Jennifer and Jim have one of the most popular gardens on Garden Walk. Their grand Victorian home has a grand Victorian garden that's been highlighted in local and national magazines. They even dress up in home-made Victorian garb to greet visitors. I posted about their dog's "poo" corner of their garden.

Jennifer & Jim being photographed for Garden Ideas and Outdoor Living magazine.

Better Homes & Gardens has photographed the front yard to be used in an issue in the future (see my post about the photo shoot here). Garden Ideas & Outdoor Living has photographed their back yard to be used in an upcoming issue (see my post about that photo shoot here). The garden is featured in Buffalo marketing materials for the Convention & Visitors Bureau and little slices of it have even been spotted, uncredited, in Garden Gate magazine.

Click to link to the actual video.

The Buffalo News
has even filmed a little video that can be seen on their website, with Jennifer talking about one of the homes she's preparing for the Walk. They have their home and two rental properties on the Walk. Click on the video image to the left to take you to the News site to see the clip.

Tuesday, May 26, 2009

Wicked Amy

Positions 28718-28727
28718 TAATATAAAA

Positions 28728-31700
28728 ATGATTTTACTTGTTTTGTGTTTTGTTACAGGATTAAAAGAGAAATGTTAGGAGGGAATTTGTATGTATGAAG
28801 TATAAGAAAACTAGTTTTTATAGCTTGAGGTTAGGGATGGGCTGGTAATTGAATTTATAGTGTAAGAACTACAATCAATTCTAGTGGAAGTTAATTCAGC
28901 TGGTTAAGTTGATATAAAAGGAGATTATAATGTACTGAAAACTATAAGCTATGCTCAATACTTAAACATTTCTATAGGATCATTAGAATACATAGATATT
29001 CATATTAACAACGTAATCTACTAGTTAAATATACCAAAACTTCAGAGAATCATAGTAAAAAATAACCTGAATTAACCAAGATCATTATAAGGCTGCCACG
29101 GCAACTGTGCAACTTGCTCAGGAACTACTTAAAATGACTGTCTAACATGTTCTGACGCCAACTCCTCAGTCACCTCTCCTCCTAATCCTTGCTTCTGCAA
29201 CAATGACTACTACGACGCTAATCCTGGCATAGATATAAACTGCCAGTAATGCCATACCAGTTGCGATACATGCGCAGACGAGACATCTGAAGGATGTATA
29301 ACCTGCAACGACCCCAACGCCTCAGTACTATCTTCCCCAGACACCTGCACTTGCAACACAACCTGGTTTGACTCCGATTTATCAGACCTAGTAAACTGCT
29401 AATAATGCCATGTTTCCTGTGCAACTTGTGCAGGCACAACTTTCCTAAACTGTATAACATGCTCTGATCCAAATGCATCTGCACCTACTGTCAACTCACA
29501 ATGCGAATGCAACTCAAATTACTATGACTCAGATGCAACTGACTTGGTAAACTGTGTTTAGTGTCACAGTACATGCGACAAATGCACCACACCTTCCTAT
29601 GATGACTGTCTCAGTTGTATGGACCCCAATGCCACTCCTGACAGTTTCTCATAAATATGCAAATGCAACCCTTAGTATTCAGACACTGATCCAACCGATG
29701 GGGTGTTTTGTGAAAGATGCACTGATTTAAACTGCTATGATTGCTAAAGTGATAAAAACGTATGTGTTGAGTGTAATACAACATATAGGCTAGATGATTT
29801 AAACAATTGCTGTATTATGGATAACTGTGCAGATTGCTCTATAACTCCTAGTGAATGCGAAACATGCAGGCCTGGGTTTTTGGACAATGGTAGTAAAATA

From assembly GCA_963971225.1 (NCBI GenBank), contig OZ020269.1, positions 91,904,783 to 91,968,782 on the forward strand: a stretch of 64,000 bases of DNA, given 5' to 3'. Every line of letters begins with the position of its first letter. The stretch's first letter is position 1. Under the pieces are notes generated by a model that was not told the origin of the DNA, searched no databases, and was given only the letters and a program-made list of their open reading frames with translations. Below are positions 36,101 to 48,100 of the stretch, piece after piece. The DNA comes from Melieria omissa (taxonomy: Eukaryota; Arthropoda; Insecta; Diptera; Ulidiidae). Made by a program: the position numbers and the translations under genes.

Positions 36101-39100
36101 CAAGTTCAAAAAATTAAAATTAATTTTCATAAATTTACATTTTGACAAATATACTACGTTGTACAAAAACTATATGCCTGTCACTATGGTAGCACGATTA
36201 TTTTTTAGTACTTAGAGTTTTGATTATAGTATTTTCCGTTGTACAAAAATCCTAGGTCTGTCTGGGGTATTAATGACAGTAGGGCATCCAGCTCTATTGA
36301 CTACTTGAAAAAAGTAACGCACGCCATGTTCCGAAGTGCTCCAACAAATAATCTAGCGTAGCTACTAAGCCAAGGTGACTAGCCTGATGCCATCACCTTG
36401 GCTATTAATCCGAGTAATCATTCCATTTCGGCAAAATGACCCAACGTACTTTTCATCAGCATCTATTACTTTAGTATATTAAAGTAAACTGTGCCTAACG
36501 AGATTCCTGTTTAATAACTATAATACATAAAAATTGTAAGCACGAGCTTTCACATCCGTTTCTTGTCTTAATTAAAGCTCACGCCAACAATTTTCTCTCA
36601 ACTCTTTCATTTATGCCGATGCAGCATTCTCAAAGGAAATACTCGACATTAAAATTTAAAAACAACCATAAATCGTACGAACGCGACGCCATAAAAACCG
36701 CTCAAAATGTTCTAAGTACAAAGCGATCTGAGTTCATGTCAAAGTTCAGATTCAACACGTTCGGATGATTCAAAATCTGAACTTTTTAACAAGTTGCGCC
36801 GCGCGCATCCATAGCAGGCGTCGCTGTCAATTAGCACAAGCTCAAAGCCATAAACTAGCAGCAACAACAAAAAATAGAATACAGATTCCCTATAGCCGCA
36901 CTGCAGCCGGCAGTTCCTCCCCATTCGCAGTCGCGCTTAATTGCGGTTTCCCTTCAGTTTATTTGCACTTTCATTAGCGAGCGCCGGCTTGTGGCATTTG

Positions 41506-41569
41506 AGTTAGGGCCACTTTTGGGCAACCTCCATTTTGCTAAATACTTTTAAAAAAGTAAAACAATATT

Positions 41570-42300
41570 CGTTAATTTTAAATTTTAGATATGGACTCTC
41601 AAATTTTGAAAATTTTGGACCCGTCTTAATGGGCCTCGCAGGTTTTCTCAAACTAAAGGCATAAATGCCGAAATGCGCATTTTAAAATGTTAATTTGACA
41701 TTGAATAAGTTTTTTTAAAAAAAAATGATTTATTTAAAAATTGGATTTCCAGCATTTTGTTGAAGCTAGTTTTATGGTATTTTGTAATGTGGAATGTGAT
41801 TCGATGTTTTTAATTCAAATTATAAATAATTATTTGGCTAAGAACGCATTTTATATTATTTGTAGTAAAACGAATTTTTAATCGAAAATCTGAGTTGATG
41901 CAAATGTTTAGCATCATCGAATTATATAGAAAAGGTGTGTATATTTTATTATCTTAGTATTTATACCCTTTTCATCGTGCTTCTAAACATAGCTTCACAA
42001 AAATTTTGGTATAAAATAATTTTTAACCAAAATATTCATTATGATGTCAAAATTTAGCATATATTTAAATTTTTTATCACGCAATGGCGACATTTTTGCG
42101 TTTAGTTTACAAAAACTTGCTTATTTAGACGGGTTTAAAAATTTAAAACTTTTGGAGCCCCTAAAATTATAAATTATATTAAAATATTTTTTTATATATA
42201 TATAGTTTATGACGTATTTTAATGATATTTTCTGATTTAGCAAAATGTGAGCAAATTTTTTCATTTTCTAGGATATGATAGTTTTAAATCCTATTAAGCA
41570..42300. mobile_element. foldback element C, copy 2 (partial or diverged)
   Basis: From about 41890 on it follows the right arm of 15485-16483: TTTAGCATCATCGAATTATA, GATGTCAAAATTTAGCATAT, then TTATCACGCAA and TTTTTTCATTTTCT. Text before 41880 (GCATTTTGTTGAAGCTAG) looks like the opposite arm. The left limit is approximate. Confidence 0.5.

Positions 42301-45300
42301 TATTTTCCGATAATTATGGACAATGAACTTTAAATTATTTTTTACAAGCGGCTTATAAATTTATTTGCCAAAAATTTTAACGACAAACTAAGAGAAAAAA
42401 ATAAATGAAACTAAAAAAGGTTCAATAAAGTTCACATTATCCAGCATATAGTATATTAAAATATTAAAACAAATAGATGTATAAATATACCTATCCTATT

Amy Stewart, of Garden Rant and Dirt by Amy Stewart, comes to town this week, on Wednesday, to promote her book, Wicked Plants. She'll be hosted by the bookstore down the street, Talking Leaves (appropriate name, no?).

She'll be appearing at Urban Roots Community Garden Center. Urban Roots is the country's first garden center cooperative. And I'm a part owner, along with 515 other part owners.

I'm also on the marketing committee of Urban Roots, so I've helped a bit in promoting the event. Which means I helped send out press releases,, secured a small blurb in a gardening column of the Buffalo News, promoted the talk in Garden Walk Buffalo literature and will be there early to set up chairs. I'll also help set up a table of the poisonous plants the nursery already has for sale. I had to forward them a list, as even they did not know some of the plants they had were potentially harmful. Elizabeth of Gardening While Intoxicated and Garden Rant must have worked her magic to get a review of the book in Sunday's Buffalo News.